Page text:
War Quotes 146
Remarks at a White House luncheon (1954-06-26).
on the First Airborne Division at Arnhem.
Almost perfectly describes World War I, which occured well after his death.
Statement as president of the Air Council, War Office Departmental Minute (1919-05-12).
After the devastation of Dresden by aerial bombing, and the resulting fire storm (February 1945).
It is with appreciation and gratefulness that I accept from you this scroll for the Los Alamos Laboratory, and for the men and women whose work and whose hearts have made it. It is our hope that in years to come we may look at the scroll and all that it signifies, with pride. Today that pride must be tempered by a profound concern. If atomic bombs are to be added as new weapons to the arsenals of a warring world, or to the arsenals of the nations preparing for war, then the time will come when mankind will curse the names of Los Alamos and Hiroshima. The people of this world must unite or they will perish. This war that has ravaged so much of the earth, has written these words. The atomic bomb has spelled them out for all men to understand. Other men have spoken them in other times, and of other wars, of other weapons. They have not prevailed. There are some misled by a false sense of human history, who hold that they will not prevail today. It is not for us to believe that. By our minds we are committed, committed to a world united, before the common peril, in law and in humanity.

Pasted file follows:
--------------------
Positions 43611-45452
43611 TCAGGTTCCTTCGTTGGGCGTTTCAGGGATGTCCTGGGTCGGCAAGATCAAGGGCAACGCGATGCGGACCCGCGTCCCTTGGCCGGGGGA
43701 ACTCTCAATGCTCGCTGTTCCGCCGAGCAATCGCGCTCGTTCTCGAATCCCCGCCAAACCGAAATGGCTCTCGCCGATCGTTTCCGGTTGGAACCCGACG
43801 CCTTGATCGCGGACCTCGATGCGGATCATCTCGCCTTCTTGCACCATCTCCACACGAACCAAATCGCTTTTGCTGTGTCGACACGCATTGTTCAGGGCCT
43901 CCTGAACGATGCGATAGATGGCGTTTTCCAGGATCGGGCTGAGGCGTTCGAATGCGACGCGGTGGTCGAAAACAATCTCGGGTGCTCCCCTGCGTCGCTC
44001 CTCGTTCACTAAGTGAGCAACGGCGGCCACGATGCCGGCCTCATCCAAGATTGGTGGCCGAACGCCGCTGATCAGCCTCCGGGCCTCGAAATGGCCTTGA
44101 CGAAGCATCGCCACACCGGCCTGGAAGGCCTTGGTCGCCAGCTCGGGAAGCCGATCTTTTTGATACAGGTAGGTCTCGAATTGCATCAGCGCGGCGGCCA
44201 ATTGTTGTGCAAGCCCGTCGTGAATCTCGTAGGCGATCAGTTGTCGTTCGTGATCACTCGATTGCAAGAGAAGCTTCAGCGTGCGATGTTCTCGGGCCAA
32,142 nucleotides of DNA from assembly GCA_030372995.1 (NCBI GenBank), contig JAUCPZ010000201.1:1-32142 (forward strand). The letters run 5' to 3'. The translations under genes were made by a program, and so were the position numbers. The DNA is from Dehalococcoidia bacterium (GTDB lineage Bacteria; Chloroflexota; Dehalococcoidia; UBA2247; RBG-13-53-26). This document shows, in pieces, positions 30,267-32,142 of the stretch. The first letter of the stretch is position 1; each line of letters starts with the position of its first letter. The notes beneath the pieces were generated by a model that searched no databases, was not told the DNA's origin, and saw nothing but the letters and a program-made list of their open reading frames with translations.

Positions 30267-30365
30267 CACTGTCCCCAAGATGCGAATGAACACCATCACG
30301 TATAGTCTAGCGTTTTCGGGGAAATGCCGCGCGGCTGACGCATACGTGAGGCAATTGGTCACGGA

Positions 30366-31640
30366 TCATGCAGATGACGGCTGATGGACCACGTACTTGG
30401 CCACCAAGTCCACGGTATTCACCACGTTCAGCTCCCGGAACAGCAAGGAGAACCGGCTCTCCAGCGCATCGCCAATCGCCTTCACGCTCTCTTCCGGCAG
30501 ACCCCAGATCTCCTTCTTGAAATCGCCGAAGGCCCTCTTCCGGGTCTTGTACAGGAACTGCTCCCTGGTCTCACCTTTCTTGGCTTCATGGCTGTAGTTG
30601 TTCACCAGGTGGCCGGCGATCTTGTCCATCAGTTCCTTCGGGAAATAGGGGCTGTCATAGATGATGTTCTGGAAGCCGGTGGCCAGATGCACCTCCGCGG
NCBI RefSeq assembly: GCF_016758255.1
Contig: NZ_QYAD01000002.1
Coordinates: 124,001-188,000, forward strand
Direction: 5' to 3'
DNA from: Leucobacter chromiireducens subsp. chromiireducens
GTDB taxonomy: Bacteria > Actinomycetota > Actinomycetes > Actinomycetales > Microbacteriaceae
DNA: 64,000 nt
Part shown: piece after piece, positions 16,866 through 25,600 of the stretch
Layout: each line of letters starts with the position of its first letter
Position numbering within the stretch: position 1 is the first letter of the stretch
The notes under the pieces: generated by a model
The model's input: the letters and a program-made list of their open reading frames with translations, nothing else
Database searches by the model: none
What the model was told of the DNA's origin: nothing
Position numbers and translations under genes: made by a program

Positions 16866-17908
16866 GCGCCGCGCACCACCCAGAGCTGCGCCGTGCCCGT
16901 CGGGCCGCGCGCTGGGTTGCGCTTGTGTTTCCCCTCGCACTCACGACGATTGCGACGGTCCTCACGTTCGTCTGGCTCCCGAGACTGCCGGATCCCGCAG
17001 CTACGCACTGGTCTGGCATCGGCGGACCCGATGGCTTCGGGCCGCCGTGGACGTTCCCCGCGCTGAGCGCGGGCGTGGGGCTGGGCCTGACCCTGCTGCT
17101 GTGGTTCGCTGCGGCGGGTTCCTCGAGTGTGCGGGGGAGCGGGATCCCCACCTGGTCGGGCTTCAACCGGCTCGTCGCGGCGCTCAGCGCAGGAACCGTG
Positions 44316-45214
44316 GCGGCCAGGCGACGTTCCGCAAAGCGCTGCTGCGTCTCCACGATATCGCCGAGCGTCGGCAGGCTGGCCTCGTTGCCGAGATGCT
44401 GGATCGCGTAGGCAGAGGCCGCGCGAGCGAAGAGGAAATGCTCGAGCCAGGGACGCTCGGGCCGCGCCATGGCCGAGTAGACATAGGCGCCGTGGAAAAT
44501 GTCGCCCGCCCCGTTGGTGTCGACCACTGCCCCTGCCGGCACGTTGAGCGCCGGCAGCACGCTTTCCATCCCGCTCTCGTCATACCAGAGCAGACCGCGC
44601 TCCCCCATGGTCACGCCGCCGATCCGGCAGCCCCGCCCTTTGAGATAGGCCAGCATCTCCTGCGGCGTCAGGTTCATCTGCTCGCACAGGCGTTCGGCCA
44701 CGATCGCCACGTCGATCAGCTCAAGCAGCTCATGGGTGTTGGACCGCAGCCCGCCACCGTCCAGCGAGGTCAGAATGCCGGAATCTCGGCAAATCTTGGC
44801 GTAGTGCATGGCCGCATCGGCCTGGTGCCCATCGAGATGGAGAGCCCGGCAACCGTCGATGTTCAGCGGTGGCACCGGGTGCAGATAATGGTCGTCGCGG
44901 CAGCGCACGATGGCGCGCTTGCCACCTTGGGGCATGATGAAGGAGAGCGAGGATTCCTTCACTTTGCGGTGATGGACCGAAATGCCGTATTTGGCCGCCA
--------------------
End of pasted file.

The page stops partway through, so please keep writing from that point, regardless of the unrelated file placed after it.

Acceptance Speech, Army-Navy "Excellence" Award, November 16, 1945
The position in which we are now is a very strange one which in general political life never happened. Namely, the thing that I refer to is this: To have security against atomic bombs and against the other biological weapons, we have to prevent war, for if we cannot prevent war every nation will use every means that is at their disposal; and in spite of all promises they make, they will do it. At the same time, so long as war is not prevented, all the governments of the nations have to prepare for war, and if you have to prepare for war, then you are in a state where you cannot abolish war. This is really the cornerstone of our situation. Now, I believe what we should try to bring about is the general conviction that the first thing you have to abolish is war at all costs, and every other point of view must be of secondary importance.
Address to the symposium "The Social Task of the Scientist in the Atomic Era" at the Institute for Advanced Study in Princeton, New Jersey (17 November 1946).
Response to question on his feelings about the atomic bombings, while visiting Japan in 1960.